Other reports estimate the government’s control to be higher, at between 57 and 62 percent, but there is no question that its grip is crumbling.

In comments this month to USA Today, the Afghan ambassador to the US, Hamdullah Mohib, revealed that the US-trained and equipped Afghan military and police suffered a staggering 29,000 dead and wounded in 2016 alone. Tens of thousands of troops have deserted. As many as 30,000 members of the nominally 200,000-strong Afghan Army may be “ghost” soldiers—they exist only on paper and their pay is taken by corrupt officers and officials.

The dominant force in the insurgency remains the Taliban and the allied Haqqani network, which have fought the occupation since 2001. In recent years, small groupings in Afghanistan have declared their allegiance to the Islamic State of Iraq and Syria (ISIS) and its “caliphate” in the Middle East.

A few hundred ISIS supporters in eastern Afghanistan were the ostensible target of the first-ever use in combat of the Massive Ordnance Air Blast (MOAB) conventional bomb on April 13. Unknown numbers of alleged fighters and civilians were killed in the horrific firestorm created by the MOAB detonation.

While clearly intended as an international warning to Syria, Iran, Russia, North Korea and China of American ruthlessness, the use of the MOAB also signalled that the US military will use all the means at its disposal to try to push back the Afghan insurgency.

The prospect of a strategic defeat in Afghanistan is playing into the growth of US rivalries and tensions with Russia. With growing stridency, American military and strategic figures are making provocative accusations that the Russian government of President Vladimir Putin is supporting the Taliban in order to undermine the Kabul government and the US position in the country.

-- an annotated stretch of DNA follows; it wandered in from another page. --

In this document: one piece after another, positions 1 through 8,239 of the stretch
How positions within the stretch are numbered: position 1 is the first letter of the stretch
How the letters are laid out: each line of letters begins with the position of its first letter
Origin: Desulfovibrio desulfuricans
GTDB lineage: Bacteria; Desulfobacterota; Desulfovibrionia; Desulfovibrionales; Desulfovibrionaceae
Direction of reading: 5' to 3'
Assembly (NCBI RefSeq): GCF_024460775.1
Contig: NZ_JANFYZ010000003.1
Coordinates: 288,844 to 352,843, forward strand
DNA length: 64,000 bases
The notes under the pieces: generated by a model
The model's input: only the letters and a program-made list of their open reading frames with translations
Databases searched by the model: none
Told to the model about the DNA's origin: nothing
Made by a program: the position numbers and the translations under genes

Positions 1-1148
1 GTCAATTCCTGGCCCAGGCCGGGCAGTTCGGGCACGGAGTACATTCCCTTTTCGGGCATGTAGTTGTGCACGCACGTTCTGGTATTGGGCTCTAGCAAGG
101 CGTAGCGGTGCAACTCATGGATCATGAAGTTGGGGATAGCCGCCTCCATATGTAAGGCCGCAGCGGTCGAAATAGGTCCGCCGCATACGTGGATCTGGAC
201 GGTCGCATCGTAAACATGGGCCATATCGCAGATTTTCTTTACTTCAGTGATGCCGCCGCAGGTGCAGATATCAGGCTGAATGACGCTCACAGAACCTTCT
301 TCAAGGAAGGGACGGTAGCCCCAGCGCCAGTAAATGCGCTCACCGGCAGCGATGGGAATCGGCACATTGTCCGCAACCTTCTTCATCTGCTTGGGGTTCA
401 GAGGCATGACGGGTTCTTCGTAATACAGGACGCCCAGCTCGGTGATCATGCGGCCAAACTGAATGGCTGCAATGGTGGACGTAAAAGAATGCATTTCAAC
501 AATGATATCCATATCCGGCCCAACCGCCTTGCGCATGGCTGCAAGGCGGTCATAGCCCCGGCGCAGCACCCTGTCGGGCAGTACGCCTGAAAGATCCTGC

Russia, while acknowledging it maintains communication lines to the Afghan insurgents, has rejected the US allegations that it is giving weapons or equipment to the Taliban. In March, its foreign ministry labelled the claims as “fabrications designed to justify the failure of the US military and politicians in the Afghan campaign.”

Russia sponsored a third conference on April 14—involving Russia, China, Iran, India, Pakistan, Central Asian states and the Afghan government—on how to develop talks between Kabul and the Taliban. Moscow is asserting that its main objective is to try to bring about some type of peace settlement that ends the conflict and its destabilising impact on the entire region.

The Trump administration refused to participate, declaring that the conference was an attempt by Russia to “assert influence,” and that the motives of other participants were “unclear.” Instead of attending, the US dropped the MOAB bomb on the eve of the talks. Over the weekend, General McMaster not only clearly implied that Russia was an obstacle to defeating the Taliban “on battlefields,” but so was Pakistan.

The Taliban also refused to take part in the conference, issuing a statement that the precondition for peace negotiations with Kabul was the total withdrawal from Afghanistan of all US and foreign forces.

At this stage, the Trump administration has not announced any additional American troop deployments to Afghanistan.